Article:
I’m now up to 1 hour and 45 minutes in the time it is taking me to make this jumper so I am pretty sure “they” didn’t include ironing time in the sewing time. But I just don’t know how anyone can make something if it isn’t ironed properly.
So we’ll start with the shoulder seams. The pattern instructions call for making the front and back of the bodice separately. Since they are lined, you have to leave them open at the shoulders and then sew the fabric pieces together first and them sew the lining gap together. They suggest that I sew the lining pieces by hand but again, I have chosen to sew them by machine. As you will see, this doesn’t always work out perfectly but it wasn’t so bad that it isn’t acceptable.
First, I pinned the shoulder pieces together. I have pinned the lining down out of the way so it won’t get caught when I sew the first part of the shoulder seam. I also lined up the edges so I would sew right across where the lining leaves off.
Once I sewed the seam, I trimmed the edges and ironed that part of the seam open and flat. Then I started tucking the lining seam allowances in. First I pushed one side of the lining shoulder seam under the other side. Then I folded the other side and laid it on top of the tucked-under side.
Once I’d made the fold and tucked in all the loose ends, I pinned the folded edge down in preparation for sewing. I sewed from the RIGHT side, in the ditch of the seam. When I turned the shoulder over to look at the wrong side (the lining side) I discovered that I had NOT caught the folded edge in the sewing. This meant that I would have to sew a second line of stitching from the wrong side, to make sure the lining was sewed down securely.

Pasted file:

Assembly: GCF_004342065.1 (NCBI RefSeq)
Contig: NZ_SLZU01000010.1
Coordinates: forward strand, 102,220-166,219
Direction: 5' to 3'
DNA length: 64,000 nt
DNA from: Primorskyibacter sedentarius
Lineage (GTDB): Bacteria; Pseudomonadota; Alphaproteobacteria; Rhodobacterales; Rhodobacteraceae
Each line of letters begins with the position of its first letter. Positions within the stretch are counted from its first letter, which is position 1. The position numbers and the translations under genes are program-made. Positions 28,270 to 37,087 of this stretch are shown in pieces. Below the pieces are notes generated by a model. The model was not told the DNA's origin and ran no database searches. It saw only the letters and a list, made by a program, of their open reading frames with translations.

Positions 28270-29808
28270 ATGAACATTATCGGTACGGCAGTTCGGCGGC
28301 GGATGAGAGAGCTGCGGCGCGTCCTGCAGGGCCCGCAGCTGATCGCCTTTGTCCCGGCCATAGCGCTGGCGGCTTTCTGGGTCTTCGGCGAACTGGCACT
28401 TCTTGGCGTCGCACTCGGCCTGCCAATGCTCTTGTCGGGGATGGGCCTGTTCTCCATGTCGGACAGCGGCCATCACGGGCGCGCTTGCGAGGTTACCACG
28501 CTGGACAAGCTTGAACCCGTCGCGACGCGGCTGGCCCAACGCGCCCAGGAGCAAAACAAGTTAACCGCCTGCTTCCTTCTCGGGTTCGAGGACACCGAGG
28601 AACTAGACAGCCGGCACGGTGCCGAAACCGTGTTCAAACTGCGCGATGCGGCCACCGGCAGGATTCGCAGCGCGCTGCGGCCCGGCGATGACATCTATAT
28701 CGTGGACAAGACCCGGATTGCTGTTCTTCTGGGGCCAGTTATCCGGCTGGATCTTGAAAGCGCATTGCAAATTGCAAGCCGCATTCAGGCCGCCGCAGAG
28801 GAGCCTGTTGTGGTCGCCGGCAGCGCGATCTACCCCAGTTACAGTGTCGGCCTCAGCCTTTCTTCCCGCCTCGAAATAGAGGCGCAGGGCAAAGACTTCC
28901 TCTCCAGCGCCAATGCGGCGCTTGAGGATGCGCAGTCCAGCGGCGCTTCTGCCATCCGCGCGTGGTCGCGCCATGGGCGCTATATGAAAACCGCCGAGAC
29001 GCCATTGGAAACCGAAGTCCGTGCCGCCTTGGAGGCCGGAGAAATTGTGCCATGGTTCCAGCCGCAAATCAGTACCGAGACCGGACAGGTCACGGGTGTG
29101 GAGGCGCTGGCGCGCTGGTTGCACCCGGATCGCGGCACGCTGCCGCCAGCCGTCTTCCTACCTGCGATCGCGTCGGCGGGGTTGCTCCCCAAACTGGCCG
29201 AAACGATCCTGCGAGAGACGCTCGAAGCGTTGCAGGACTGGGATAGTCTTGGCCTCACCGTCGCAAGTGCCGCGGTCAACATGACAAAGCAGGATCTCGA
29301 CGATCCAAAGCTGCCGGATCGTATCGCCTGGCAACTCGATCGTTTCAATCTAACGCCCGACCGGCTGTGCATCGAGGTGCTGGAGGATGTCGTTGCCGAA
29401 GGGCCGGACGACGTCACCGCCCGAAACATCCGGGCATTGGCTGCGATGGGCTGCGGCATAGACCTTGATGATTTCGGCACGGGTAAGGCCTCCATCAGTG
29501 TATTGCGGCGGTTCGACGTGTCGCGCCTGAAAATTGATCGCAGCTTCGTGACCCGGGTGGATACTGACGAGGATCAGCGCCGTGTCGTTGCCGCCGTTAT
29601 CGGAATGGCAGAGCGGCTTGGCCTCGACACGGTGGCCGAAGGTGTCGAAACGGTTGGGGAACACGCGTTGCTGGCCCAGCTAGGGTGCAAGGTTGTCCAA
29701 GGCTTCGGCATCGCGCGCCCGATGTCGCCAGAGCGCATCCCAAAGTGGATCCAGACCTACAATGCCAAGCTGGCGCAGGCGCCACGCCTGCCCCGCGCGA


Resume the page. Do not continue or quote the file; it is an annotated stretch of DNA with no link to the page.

When I sewed the second line of stitching, I made sure it was parallel to the first line so it would look like a “detail” and not like I’d made a mistake. In the next photo, I have one shoulder right side up and the other lining side up and you can see the parallel lines of stitching (you might have to view the larger photo at Flickr to really get the detail). Once I press the heck out of this, it will look just fine.
Now that the bodice is done, I started on the skirt. It is very simple - a tube with pleats and side seam pockets. First I sewed the pocket pieces to the side seams where indicated. Then I sewed the side seams, skipping the pocket opening of course. The pattern instructions call for sewing around the pocket edge but I wanted to do a modified flat fell on the side seam to finish it first. I pressed open the side seam allowance and then pressed under each side, to make the flat fell.
When I sewed down the flat fell on each side of the seam, I stopped tucking under the seam allowance at the pocket and just sewed the raw seam allowance down. The extra line of sewing will help keep the seam allowance from raveling where the pocket is placed but it won’t encase the raw edges like the fell does. But I couldn’t figure out how to continue the fell under the pocket so I just sewed the seam allowance edge down. If I’d sewed the pocket itself down, thus encasing the raw edge, it wouldn’t have allowed the pocket to hang freely on the side and the end result would have been an obvious opening on the side, instead of a hidden opening for the pocket. So I will have a little bit of the raw seam allowance hiding under the pocket but I can live with that.